Oura announces $28M in Series B funding, 150,000-plus lifetime smart ring sales

New hires, branding efforts and academic research partnerships are all on the table for the smart ring maker's future.
By Dave Muoio
01:10 pm

Oura, maker of a health-monitoring smart ring for consumers, has raised $28 million in a new Series B funding round, CEO Harpreet Singh Rai announced today in a medium.com post.

Forerunner Ventures, Square and Google's Gradient Ventures participated in the raise. The first two groups will be rewarded with spots on Oura's board of directors, while Gradient Ventures Founder and Managing Partner Anna Patterson will become a board observer.

The wearables company also announced that Dr. Matthew Walker, a professor of neuroscience and psychology at the University of California, Berkeley and a well-published sleep researcher, will be joining Oura as a chief science advisor.


The Oura Ring hosts a number of different sensors designed to monitor the wearer’s health while they sleep or engage in physical activities. These include an NTC body-temperature sensor, infrared LEDs to actively measure blood-volume pulse, and an accelerometer and a gyroscope to detect movement. The wearable feeds all of these readings through an accompanying app that uses artificial intelligence to generate insights and behavior-change suggestions for the user.

The Finnish company has enjoyed support from a diverse cadre of investors over its lifetime. Its previous fund-raises have included tech leaders such a YouTube cofounder Steve Chen and Twitch cofounder Kevin Lin, as well as celebrity athletes like Shaquille O'Neil, Lance Armstrong, Manu Ginobili and Nick Foles.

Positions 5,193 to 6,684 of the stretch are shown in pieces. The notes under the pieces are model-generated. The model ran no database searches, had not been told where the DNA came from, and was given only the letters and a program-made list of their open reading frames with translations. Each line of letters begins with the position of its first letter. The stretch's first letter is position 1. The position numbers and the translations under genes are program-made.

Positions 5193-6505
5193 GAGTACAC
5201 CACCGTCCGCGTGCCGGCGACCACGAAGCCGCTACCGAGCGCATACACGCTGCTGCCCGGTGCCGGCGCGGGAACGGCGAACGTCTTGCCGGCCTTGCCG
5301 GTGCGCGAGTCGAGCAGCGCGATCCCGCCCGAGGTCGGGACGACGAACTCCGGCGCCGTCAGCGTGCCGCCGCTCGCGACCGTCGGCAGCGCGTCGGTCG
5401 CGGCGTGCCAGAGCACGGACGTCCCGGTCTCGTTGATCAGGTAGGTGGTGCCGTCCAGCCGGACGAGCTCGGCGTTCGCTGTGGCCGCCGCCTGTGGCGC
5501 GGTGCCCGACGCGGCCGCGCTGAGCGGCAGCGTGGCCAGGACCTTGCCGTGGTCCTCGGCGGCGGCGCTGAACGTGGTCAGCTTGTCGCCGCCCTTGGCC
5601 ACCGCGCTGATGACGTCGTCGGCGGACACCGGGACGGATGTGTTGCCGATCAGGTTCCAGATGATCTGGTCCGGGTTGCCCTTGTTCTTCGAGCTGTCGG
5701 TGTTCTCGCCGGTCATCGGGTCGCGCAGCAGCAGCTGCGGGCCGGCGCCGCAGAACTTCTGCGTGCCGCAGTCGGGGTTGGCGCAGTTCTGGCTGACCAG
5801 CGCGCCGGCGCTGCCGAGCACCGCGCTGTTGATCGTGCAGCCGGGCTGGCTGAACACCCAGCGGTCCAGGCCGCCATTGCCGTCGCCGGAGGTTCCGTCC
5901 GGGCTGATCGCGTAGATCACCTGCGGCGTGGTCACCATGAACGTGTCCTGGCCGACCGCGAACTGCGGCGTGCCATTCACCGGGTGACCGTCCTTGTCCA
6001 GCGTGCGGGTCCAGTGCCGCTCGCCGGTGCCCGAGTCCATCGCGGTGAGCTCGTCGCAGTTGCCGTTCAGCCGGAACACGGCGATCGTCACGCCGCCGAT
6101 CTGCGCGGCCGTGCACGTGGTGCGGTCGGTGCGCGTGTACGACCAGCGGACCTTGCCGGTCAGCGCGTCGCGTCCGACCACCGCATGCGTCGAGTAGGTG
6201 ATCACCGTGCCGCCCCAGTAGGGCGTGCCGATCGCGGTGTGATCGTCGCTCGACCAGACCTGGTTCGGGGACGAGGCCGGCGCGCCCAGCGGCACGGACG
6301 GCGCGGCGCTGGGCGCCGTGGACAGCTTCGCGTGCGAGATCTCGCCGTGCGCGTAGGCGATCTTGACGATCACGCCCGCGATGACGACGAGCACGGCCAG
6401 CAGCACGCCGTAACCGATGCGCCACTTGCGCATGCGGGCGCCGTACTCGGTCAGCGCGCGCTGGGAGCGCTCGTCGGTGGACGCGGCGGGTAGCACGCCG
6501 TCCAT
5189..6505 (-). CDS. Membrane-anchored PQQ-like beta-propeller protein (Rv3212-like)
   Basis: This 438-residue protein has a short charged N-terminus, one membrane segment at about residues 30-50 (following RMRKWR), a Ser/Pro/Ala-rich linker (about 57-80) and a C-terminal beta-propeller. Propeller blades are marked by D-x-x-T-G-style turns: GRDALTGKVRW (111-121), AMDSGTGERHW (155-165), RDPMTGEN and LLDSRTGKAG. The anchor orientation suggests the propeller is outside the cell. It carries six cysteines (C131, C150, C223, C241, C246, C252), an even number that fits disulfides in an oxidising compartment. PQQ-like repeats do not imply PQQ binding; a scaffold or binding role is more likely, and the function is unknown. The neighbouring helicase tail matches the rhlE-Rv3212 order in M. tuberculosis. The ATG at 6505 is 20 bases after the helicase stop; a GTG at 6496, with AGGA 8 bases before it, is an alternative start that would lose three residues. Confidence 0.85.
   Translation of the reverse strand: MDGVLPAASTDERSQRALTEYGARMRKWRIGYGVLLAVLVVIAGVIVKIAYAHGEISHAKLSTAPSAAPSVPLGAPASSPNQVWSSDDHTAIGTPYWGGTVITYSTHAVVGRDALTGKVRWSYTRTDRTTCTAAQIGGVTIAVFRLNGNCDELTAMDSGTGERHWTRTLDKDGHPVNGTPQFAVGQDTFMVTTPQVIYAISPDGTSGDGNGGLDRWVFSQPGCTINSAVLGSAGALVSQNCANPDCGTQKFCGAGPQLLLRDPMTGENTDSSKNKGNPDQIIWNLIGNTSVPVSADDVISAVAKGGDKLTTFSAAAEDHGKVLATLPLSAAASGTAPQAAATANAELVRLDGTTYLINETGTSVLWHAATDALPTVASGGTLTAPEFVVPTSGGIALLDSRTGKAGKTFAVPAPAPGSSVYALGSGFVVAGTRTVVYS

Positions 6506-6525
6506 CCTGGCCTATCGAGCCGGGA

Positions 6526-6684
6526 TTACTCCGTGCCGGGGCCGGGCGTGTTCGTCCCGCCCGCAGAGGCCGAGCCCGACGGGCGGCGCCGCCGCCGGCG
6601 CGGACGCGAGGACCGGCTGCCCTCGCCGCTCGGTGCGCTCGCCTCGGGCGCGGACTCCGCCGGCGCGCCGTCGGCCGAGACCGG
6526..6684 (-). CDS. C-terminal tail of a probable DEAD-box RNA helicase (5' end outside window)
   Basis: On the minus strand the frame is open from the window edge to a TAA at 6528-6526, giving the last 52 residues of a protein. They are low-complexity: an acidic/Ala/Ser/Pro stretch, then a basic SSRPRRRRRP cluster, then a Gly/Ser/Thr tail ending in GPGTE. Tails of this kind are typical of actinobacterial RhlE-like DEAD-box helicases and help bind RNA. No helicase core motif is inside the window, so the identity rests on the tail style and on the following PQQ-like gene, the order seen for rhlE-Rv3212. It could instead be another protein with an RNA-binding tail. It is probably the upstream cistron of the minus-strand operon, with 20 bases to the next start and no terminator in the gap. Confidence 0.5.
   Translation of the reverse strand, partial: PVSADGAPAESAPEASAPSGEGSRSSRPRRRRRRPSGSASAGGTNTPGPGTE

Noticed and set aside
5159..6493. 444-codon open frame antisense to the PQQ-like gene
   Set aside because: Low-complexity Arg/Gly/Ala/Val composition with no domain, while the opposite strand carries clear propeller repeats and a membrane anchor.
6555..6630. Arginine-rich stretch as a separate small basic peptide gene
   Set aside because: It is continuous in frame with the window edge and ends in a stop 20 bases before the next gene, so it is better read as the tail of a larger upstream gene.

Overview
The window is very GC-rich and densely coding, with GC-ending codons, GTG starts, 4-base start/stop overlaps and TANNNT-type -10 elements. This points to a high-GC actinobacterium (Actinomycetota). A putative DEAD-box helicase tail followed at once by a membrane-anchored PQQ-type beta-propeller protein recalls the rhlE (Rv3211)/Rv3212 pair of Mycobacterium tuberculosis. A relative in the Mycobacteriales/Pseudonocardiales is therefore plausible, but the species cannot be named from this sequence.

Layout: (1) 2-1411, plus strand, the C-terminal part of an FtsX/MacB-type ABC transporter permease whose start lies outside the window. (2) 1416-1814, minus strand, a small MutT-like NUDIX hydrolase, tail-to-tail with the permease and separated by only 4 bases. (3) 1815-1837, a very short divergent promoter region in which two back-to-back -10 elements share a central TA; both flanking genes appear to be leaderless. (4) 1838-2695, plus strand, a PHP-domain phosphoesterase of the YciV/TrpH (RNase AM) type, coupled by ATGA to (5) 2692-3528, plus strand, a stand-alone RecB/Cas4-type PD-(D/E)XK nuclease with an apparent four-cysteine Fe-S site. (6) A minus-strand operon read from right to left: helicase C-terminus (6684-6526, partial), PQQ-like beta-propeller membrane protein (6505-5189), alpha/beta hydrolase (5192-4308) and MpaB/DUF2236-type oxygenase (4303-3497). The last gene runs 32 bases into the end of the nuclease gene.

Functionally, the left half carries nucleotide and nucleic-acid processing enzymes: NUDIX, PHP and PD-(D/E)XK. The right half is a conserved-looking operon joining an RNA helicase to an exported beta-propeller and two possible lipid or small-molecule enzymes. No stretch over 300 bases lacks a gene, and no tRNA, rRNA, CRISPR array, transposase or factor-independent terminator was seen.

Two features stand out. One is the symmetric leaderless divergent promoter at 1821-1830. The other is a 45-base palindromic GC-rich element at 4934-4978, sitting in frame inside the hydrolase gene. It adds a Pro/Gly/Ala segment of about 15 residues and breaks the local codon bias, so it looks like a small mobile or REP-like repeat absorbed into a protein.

Today's update included new milestones for Oura. Rai wrote that the startup has sold more than 150,000 smart rings to date, and has grown its international team to more than 100 employees.


Rai wrote that Oura's new funds will help the company acquire new staff members "that can help further our commitment to helping people live healthier lives starting with better sleep." Further, the company will be revamping its branding and marketing efforts and targeting new research efforts in collaboration with academic institutes.


Despite landing on the higher end of the consumer health wearable price scale, the Oura Ring has a fairly strong public image and even drove headlines when Prince Harry was spotted with the device on his finger. The past couple of years have seen the company flesh out the platform's wellness-tracking capabilities, having integrated their service with Apple Health and other health-monitoring services.

But Oura's device is still competing with a bevy of connected smartwatches and trackers, not to mention other wellness-focused smart rings. Examples of the latter include Motiv, which offers a selection of smart rings that interact with fitness apps, and New York City-based Ringly, which also adds bracelets to its mindfulness offerings.


"Improving your sleep is the first step in spurring better habits and ultimately preventing avoidable health issues. We’ll continue to apply data and insights to understand larger, sweeping trends and preventative care as we elevate human health. Now, especially during these tough times, and well into the future," Rai wrote.


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